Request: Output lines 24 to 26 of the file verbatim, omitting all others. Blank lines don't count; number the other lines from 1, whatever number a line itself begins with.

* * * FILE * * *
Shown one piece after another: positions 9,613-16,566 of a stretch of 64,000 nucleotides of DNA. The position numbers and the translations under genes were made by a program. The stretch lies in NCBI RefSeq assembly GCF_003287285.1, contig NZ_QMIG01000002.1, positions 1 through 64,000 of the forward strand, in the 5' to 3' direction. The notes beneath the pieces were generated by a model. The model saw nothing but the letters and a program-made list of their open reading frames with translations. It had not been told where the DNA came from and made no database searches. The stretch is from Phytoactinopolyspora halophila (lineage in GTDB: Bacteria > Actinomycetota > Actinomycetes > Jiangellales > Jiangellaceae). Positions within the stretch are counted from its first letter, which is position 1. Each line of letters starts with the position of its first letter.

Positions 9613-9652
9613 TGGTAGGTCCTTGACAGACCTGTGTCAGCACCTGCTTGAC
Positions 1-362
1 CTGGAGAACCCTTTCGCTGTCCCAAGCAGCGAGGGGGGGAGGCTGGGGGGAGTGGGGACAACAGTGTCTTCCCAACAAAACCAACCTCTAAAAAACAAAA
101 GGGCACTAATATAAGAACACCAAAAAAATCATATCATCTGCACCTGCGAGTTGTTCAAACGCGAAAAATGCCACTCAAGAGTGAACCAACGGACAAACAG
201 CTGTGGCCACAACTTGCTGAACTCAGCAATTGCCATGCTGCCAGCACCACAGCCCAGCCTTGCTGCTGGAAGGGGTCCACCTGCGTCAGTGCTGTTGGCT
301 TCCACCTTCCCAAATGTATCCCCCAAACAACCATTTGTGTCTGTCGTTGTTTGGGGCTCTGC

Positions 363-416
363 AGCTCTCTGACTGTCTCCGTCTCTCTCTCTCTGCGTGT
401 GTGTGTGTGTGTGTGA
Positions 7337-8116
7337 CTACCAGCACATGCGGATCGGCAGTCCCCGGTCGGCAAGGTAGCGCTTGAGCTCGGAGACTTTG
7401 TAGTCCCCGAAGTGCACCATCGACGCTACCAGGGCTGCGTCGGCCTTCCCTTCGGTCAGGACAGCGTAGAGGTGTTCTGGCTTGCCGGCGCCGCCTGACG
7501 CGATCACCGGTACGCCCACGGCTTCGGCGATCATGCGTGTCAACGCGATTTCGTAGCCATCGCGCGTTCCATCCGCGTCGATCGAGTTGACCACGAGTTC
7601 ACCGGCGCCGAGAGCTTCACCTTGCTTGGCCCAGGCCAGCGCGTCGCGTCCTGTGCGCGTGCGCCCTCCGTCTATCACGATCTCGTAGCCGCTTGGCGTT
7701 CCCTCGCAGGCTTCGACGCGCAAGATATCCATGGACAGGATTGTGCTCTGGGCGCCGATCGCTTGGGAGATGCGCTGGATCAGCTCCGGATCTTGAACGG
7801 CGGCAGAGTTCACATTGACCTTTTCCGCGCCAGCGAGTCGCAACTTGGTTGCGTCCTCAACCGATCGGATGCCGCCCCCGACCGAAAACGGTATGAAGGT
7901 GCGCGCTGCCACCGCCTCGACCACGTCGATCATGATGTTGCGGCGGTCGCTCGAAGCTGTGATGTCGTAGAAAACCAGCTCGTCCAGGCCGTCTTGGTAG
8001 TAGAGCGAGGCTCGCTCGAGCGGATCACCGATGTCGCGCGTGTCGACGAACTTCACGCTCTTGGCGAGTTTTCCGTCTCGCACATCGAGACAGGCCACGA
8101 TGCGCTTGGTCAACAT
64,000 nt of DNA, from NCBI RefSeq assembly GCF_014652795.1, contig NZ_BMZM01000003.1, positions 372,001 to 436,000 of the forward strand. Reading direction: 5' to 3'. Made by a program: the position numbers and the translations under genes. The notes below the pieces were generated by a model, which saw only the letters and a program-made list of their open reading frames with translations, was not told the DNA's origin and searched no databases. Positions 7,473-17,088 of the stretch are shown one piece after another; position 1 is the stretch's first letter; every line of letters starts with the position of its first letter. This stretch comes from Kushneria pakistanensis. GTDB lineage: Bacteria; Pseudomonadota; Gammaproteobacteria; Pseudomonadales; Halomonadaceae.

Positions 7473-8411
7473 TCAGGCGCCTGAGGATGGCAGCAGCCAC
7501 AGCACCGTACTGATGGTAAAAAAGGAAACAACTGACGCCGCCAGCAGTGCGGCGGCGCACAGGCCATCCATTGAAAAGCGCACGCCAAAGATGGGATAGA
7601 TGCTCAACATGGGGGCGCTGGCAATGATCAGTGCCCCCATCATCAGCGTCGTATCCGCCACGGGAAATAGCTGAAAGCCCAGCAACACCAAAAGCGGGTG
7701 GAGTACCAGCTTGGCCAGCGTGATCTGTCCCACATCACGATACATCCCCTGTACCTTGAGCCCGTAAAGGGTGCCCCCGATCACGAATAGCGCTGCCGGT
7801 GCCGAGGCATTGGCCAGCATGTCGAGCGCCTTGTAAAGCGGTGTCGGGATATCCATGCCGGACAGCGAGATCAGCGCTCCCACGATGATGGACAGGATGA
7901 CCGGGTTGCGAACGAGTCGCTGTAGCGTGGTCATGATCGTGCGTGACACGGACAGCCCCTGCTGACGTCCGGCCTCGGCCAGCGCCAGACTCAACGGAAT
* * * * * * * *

7473 TCAGGCGCCTGAGGATGGCAGCAGCCAC
7501 AGCACCGTACTGATGGTAAAAAAGGAAACAACTGACGCCGCCAGCAGTGCGGCGGCGCACAGGCCATCCATTGAAAAGCGCACGCCAAAGATGGGATAGA
7601 TGCTCAACATGGGGGCGCTGGCAATGATCAGTGCCCCCATCATCAGCGTCGTATCCGCCACGGGAAATAGCTGAAAGCCCAGCAACACCAAAAGCGGGTG